Well, it’s March. And every year about this time I get to wishing for the old days on the fair and exposition circuit, where I misspent much of my youth. Taking the marks money and making sure .they had enough of a good time that they would be back tomorrow night.
Which is called fair value for the money, you know. Because if you don’t satisfy your customer they don’t come back and your income stops. Which is something some of the merchants around town need to learn.
Of course, things are all different now. Used to be the fair secretary ran the show, and wanted ten percent of your take. Which is fair.
Nowadays the fair board runs the show, and they each what ten percent of your take. And when there are eight or ten members on the Fair Board, there is not much left for you. But anyhoo…
I was in a drug store a while back and a chubby, no, plumb hefty, sort of a gal asked the little gal clerk for talcum powder. Cute lil’ gal clerk. Cute as a bug in a rug, with a move in her motion that said “female and proud of it.” Natural, I was watching the scenery. I appreciate free shows.
The gal clerk says “Walk this way, mam,” and starts ankling down an aisle. And that fat gal sez “If I could walk that way I wouldn’t need talcum powder.”
Which reminds me of the two CCNY kids who blew into the Big Easy last Mardi Gras. They had heard about what a big time they could have in New Orleans, and they came ready to enjoy themselves. They landed at the Airport, got a cab, wrote a note to the driver where they wanted to go, and spent their first night in the Big Easy wandering around Schwegman’s Grocery Warehouse on Airline. College boys, they couldn’t spell very well, you know.
That must have been those two kids who hijacked a nuclear submarine. After they had the captain and crew in their clutches they demanded two million dollars in small bills and two parachutes.
Which, you know what they call a City College of New York education these days, don’t you? Trivial pursuit.
They had one of those CCNY kids on one of those Millionaire wanna be shows recently. The emcee asked him what was a Polaroid. The kid says it’s a painful rectal condition caused by sitting on ice. Which is not a bad guess, at that.
I heard that they have a new guy in charge of CCNY’s philosophy department. This guy’s name is Ole Torvaldson. Sounds sort of sqvarehead, Swede or Norwegian, to me. Fine folks, just a little peculiar.
Anyhoo, here’s the latest thing in philosophy. Philosophy in Four Parts, all you need to know to succeed in life, according to Ole….
One.) Wives are like baseball umpires. They never believe a man is safe when he is out.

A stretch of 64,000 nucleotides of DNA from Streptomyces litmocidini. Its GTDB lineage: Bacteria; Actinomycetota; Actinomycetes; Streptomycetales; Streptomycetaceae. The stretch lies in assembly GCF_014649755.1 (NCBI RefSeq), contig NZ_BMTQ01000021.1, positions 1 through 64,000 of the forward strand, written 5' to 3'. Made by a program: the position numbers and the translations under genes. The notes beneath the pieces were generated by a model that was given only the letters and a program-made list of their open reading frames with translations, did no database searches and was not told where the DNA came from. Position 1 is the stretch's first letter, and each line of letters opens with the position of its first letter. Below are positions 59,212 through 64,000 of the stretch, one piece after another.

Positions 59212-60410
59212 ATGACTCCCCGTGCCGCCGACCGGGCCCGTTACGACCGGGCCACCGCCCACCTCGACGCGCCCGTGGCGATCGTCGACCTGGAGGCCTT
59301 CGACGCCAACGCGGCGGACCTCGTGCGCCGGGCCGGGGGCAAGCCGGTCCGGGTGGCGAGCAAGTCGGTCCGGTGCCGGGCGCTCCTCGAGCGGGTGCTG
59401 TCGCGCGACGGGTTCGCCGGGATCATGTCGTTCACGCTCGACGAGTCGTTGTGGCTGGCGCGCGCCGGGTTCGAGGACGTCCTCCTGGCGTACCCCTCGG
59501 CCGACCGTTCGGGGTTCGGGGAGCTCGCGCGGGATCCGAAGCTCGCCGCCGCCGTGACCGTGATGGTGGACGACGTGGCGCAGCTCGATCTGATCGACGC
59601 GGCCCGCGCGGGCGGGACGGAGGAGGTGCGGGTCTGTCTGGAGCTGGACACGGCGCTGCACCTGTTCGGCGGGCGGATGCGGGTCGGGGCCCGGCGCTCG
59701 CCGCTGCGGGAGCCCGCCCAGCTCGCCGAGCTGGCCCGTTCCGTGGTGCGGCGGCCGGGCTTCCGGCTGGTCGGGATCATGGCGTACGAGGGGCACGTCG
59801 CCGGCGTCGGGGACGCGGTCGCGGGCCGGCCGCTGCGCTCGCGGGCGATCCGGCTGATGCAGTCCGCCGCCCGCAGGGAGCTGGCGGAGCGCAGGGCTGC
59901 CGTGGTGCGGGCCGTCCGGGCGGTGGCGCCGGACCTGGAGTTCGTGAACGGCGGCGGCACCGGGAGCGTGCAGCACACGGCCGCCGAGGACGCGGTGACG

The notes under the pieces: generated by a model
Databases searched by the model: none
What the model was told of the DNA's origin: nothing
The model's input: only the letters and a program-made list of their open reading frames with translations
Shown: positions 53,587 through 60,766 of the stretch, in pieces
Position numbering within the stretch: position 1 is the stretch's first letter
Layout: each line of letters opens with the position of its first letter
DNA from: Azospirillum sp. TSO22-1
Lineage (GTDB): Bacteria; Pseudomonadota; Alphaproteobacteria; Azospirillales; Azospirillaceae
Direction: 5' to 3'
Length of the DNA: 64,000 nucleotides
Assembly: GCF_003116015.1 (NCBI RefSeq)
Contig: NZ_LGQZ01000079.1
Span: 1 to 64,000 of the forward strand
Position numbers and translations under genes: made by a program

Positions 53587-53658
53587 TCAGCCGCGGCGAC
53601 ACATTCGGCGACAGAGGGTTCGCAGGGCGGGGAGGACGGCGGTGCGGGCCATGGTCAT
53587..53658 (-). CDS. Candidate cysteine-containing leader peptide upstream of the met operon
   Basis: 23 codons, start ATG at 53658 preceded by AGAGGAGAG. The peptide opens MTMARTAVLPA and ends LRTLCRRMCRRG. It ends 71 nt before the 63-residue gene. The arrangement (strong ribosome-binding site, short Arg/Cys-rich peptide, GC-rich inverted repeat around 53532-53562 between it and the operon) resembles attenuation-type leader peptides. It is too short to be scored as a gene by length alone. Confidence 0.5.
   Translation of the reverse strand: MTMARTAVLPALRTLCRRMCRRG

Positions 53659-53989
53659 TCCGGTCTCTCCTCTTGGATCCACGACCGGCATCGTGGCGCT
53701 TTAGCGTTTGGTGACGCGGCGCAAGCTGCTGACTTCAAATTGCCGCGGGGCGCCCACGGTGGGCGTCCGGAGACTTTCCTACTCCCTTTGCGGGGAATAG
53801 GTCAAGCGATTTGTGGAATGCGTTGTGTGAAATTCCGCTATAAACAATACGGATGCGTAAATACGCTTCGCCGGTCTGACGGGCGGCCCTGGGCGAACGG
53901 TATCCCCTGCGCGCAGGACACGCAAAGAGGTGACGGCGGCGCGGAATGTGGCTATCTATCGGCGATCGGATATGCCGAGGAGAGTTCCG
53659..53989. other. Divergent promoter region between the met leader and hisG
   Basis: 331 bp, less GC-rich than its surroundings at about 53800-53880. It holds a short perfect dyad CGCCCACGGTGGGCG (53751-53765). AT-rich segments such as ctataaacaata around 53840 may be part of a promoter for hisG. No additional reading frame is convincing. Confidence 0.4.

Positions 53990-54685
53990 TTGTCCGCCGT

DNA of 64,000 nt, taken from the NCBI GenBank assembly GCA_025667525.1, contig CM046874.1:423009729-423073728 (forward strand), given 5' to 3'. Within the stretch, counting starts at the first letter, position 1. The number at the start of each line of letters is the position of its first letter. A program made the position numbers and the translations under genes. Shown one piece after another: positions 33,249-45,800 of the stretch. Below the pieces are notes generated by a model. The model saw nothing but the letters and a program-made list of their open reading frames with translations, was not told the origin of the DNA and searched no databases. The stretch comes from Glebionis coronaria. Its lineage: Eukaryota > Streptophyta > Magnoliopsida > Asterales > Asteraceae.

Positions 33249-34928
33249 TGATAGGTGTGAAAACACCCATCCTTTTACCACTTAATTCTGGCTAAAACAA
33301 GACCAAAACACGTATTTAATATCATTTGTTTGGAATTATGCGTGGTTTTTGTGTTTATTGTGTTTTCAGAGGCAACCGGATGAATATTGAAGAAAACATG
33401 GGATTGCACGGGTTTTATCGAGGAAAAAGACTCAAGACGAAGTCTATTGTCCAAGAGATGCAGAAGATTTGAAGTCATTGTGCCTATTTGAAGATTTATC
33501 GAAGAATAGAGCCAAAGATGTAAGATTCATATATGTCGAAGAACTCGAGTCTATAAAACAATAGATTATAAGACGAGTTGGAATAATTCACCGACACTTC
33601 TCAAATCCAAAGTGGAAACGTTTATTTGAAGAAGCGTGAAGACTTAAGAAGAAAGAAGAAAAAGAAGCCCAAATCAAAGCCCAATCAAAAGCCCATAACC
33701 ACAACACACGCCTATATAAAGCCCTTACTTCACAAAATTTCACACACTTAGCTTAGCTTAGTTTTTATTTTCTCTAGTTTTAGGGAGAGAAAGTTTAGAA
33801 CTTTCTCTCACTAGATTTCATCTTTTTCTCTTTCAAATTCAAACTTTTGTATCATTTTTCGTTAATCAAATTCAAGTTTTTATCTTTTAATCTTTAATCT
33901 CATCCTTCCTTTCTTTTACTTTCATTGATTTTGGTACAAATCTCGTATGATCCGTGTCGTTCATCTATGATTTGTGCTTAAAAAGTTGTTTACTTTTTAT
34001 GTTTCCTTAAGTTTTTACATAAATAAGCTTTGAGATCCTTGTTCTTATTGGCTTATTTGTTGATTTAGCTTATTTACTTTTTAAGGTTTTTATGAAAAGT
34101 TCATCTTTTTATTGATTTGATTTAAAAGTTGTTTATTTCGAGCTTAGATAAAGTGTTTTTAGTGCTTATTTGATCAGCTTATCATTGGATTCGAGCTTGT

Two.) There is only one kind of liar a man can tolerate. A good looking blonde who tells him he’s looking younger every day.
Tree.) If you want to soar with the eagles all day, you cannot hoot with the owls all night.
For.) If you think your job is small and the rewards are few, just remember the mighty oak was once a little nut like you.
Of course, there are worse schools than CCNY. Somewhere. I did hear that up in Detroit high schools are teaching kids that Trotsky is the Russian word for diarrhea.
And I heard a kid in Gulfport flunked her drivers ed test. She opened the door to let her clutch out. Of course, I am just joshing about that. It was actually a boy.
That guy needed to be like Granny. One kid asked another kid why his granny studied her Bible so much.
“She’s studying for her finals,” was the answer.
But speaking of learning, I was in Blue Ox country, Bemidji, up in Minnesota, the land of a thousand lakes, sitting by the lake watching the loons in front of me and watching out for the loons driving on the street behind me. I had to watch the ones behind me, one almost ran me over.
But I was getting some belly timber, to keep my navel from chafing a hole in my spine, and heard this guy say his daddy taught him to swim. Told his friend that daddy took him out in the rowboat and tossed him out in the middle of the lake.
“Chee,” sez his compadre, “that’s a tough way to learn to swim.”
“Nahh, the swimming was OK” sed the swimmer. “The tough part was getting out of the sack.”
That was the year I stopped in the Edina Diner. Most of those eatin’ joints in that part of the world were so bad they kept Alka Seltzer on tap, but I was working on a slab of apple pie, best I remember ever hooking a lip over, and drinkin’ a cuppa of “just right coffee” when a local comes in and hails the counter man.
“Hey, Barney,” sez the stranger, “How’s your divorce coming?”
“Not so goot,” sighs the waiter. “Lena sez she ain’t giving me a divorce until she can figure out how to do it without making me happy.”
Yessir, that part of the world is plumb different. I was staying in a boarding house in Blue Earth one time, and the landlady said she came up with a heart condition.
The way she told it the doctor gave her a bottle of pills and told her not to climb any stairs, and to come back in two weeks. “But doctor,” she protests, “My bedroom is on the second floor.”
“I understand that,” sez the croaker, “But it’s really important that you not climb any stairs.”
So she goes back to the sawbones in two weeks and he pronounces her perfectly healthy.
“I’m healthy,” she sez, “Does that mean I can climb stairs now?”
“Yes, you can climb any and all the stairs you feel like climbing. You are healthy as a horse,” sez Doc.
“I’m so glad of that. I was getting tired of shinnying up the dam drainpipe every night.”
That was the place the landlady accidentally shut the cat up in the freezer. The next morning the cook opened the freezer and there was the cat – stiff as a board. So the cook put a few drops of gasoline on the cats tongue. And you talk about a cat coming alive!
That cat put it in high gear around there for about ten minutes. And then it just flopped. Right in the middle of the parlor floor. Plunk, dropped right there and didn’t move a muscle.
But it wasn’t dead. Just out of gas.